A few days ago (he chuckles to himself) we touched upon the recently acquired 8-track of Odessey & Oracle by The Zombies, and today we’re showcasing their most recent vinyl release with this Record Store Day Black Friday picture disc exclusive. Virgin picture discs, in fact, do not skip, at least this one doesn’t, and the backside features artwork closer to the US reissue (close up of the little blue guy at 6 o’clock… reference here). The vote? Oh yeah, vote! The Zombies are up for induction into the Rock & Roll Hall of Fame. Voting closes on December 9th, so don’t forget to show your support to this (and four other) seminal bands!
Always read the fine print, kids. I got excited for this Porno for Pyros picture disc and was so clouded that I didn’t realize this 12″ was for the Pets single, and in fact NOT the full-length debut album with the same cover. Pets is great and all, and ok, sure, I already own two versions of the full length, but I’m just a little pissed at myself for not digging a little deeper. You live, and with luck, you learn.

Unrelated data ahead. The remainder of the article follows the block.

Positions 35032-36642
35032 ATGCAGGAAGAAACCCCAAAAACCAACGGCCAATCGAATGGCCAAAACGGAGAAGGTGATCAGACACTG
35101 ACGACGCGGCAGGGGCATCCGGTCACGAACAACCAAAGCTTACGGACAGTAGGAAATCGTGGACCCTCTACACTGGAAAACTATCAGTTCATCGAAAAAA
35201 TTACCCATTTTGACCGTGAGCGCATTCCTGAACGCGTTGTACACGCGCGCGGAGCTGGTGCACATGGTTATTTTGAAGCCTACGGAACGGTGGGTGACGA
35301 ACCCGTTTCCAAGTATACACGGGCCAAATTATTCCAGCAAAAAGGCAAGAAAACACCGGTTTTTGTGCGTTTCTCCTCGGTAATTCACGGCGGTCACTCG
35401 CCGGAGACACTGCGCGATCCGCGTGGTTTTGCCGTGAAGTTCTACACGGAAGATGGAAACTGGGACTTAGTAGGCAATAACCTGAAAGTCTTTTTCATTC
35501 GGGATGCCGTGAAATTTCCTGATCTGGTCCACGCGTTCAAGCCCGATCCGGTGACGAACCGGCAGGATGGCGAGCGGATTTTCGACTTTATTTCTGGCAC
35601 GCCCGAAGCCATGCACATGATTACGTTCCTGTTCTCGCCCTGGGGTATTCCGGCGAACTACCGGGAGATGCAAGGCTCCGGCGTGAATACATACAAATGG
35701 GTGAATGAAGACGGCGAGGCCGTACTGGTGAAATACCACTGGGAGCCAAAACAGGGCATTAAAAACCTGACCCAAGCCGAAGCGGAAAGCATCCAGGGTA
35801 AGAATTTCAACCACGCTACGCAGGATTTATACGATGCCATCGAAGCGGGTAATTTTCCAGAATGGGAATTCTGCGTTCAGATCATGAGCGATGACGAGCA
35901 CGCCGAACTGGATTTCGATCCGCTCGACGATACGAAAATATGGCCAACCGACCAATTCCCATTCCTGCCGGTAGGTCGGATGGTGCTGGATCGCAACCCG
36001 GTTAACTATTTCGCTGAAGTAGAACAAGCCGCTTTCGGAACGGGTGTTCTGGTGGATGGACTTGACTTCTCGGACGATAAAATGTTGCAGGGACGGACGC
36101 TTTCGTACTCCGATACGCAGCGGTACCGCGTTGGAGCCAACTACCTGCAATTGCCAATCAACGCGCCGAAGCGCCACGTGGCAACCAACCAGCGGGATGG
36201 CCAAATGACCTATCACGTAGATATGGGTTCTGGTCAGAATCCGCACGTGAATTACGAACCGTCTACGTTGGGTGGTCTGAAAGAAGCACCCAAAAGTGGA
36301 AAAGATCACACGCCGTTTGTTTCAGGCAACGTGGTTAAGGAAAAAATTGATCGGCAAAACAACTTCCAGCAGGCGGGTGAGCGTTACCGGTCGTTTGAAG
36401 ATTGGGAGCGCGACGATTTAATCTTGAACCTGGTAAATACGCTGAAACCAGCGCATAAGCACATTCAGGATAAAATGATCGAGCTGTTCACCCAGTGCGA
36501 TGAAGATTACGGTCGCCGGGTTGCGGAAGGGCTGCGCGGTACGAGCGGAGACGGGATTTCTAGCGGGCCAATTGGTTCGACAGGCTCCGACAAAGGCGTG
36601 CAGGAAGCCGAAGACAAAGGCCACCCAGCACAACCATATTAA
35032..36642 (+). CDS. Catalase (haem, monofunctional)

Back in October of 2004, Rancid Records (a subsidiary of Hellcat Records… I think) released Operation Ivy’s Energy on “limited edition” picture disc. These were all the rage (in my head) back in the mid 2000’s. Hot Topic, yes, THAT Hot Topic, had just about every classic punk album in picture disc form, so I couldn’t pass up the opportunity for yet another copy of this seminal album. I believe that makes four different copies in the collection… and there’s always room for more!
In 1984, Rhino Records, with exclusive license from Sun International Corporation, released this beautiful Greatest Hits album as a radiant picture disc. Long gone were the rights to Elvis, but each of the other legendary Sun Records icons are present. Roy Orbison doing Ooby Dooby, Carl Perkins doing Honey Don’t and Blue Suede Shoes, Billy Lee Riley doing Red Hot, Junior Parker with Feelin’ Good and Mystery Train, Jerry Lee Lewis with Great Balls of Fire and Whole Lotta Shakin’ Goin’ On, and of course, Johnny Cash with Folsom Prison Blues. It’s worth owning even if picture discs are prone to skip (and they are).